Using Mindfulness And Meditation To Stop Teeth Grinding
Teeth grinding and clenching have become quite common amongst adults and even some children. We deal with a lot of stressors in a day and many people hold that tension in their neck and jaw. This can cause you to grind your teeth and clench your jaw tightly especially at night while you are sleeping which causes your teeth to wear down, fractures, pain, headaches and TMJ disorders. Using mindfulness and meditation can help to relieve stress so the grinding and clenching stop.
How Do I Know I’m Grinding My Teeth?
Most people are unaware that they grind their teeth because it usually happens while they are sleeping. If you wake up with a constant headache or a sore jaw, you may be grinding your teeth at night. There are many factors that can cause bruxism (the medical term for grinding and clenching) including sleep apnea, anxiety, stress, crooked teeth or an abnormal bite alignment. If you think you are grinding your teeth at night, talk to your dentist. They can examine your jaw and mouth to check for tenderness or if damage has been done to your teeth.
How Can I Stop Grinding My Teeth?
Lowering your stress level can decrease the amount that you clench and grind your teeth. Practicing meditation prior to bedtime helps to relieve stress and anxiety which makes it less likely that your system will seek ways to release it during your sleep. Meditation encourages you to focus on one particular thing and helps to regulate your breathing. This will typically result in a calmer mind and a more relaxed body.
The best part is that it only takes a few minutes of meditation a day to start reaping the benefits. There are several online videos and books that can teach you the various ways to meditate so you can get the most out of it. Any type of relaxation technique such as taking a nice warm bath before bedtime can work wonders as well to help you move into a mindful space and leave the day behind you.
Before bed, try to clear your mind as much as possible, forget about your day-to-day tasks and set aside what you have going on tomorrow. Staying present in your body and where you are at during that moment will really help you to reduce anxiety. Yoga, massage, Tai Chi and even an Epsom salt bath can also help you to relax and stay focused on the moment rather than past and future worries.
Whichever form of relaxing you choose, remember that when your mind is relaxed, your body will become relaxed too, including your mouth and jaw.
- Meditation usually involves focusing your attention on a single object or subject. One of the most common ways is to focus on your breathing. If your mind starts to wander, just take note of it and gently bring it back to your breathing. We recommend a meditation app such as Insight and choosing a guided meditation such as box breathing.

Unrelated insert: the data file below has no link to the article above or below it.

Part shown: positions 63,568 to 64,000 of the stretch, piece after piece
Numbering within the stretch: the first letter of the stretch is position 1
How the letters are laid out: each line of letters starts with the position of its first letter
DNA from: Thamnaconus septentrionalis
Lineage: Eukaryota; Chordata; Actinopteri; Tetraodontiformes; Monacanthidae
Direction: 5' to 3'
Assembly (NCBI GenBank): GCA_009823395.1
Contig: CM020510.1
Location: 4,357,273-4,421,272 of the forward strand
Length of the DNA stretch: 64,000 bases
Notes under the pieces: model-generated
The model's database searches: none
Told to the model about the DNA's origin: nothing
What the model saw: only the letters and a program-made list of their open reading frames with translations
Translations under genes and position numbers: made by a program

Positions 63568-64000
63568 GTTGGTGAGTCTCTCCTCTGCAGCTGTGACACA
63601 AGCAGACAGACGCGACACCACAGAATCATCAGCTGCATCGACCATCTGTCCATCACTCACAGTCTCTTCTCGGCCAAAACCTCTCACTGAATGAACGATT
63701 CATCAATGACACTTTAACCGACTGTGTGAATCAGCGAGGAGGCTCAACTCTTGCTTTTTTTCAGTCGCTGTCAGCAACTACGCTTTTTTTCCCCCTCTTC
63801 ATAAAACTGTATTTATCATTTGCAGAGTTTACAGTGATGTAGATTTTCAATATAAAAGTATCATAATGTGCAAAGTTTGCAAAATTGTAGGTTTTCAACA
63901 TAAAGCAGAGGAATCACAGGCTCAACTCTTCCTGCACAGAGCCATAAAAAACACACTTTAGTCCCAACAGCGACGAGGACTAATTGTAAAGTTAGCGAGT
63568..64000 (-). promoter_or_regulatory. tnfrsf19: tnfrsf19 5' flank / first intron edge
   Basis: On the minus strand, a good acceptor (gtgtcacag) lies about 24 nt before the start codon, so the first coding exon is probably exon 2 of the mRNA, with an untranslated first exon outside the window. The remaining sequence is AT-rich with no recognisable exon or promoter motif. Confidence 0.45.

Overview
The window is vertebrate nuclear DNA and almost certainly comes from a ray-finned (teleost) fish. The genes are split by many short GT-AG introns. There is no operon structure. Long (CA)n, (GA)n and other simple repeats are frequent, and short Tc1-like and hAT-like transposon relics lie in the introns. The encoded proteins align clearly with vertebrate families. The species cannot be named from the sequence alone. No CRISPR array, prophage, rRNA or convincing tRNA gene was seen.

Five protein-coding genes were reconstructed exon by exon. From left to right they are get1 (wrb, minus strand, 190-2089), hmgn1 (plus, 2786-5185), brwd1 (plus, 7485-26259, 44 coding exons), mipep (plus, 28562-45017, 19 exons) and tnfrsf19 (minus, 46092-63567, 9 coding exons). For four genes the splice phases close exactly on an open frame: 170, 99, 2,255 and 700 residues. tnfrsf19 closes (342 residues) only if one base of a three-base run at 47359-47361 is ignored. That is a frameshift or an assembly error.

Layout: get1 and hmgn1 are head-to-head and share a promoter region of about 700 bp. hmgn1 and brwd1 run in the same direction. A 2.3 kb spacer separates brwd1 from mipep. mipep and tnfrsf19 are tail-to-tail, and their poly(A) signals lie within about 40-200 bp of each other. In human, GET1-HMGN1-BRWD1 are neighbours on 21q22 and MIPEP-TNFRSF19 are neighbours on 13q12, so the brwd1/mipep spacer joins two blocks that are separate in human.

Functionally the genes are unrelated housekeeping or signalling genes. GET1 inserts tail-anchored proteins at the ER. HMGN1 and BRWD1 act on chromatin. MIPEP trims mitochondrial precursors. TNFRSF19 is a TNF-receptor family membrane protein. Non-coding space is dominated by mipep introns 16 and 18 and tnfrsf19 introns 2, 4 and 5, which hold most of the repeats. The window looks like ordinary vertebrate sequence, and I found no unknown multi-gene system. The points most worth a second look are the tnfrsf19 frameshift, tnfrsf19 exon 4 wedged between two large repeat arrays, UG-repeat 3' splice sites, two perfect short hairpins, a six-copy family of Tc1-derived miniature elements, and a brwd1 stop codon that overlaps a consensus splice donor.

- The best time to meditate is when you first wake up, and especially to treat bruxism, right before you go to bed. This allows you to start your day with a focused mind and to end your day by clearing your mind of any worries and settling the body and mind to prepare for peaceful rest.
- Some people meditate for 20 minutes or longer, but even one or two minutes twice a day can work wonders for most people.
- Don’t worry about trying to sit in a perfect position or keeping your mind from wandering. The most important thing is to be comfortable and to draw your attention to your breathing. With practice and a little patience, you’ll get better at doing it.
Research from Harvard indicates that two months of meditation can change the gray matter of the brain. It will increase the size of the hippocampus which is responsible for memory, awareness, compassion and introspection. The frontal cortex which controls decision making also increases so you can focus on expansive thoughts, versus being focused on stressful triggers. The amygdala which is responsible for the stress response in the brain shrinks as well.
Mindfulness is a similar concept, but it can be practiced throughout the day and can really help to reduce the tension and stress that builds up in your body. It is focused on paying full attention to whatever it is we’re doing at any single moment without other thoughts creeping in. Mindfulness creates more control over the mind and how much anxiety we entertain at any given time.
When we are truly in the moment and completely focusing on whatever it is we are doing, there’s no room in our mind to think about all the other things we need to take care of in our life. If paying the bills creeps into your mind while watching a movie, you have two choices – either pause the movie and pay the bills, or make a mental note that you will pay the bills after the movie finishes and get back to watching, and enjoying, the movie. Doing this keeps the mind attentive to what is happening in the moment so you are only worrying or stressing about things at the time you can address them. Mindfulness essentially sets healthy boundaries with your thoughts.
Using meditation and mindfulness helps you to remain focused on what is in front of you and helps your body to rest and release tension. Since stress is the primary cause of bruxism (clenching and grinding), using relaxation techniques can help you to stop.
In some cases, a nightguard may also be necessary to protect your teeth while you address underlying stress and anxieties. Grinding can also have other root causes such as poor bite alignment so talk to your dentist about the best treatment plan for you.
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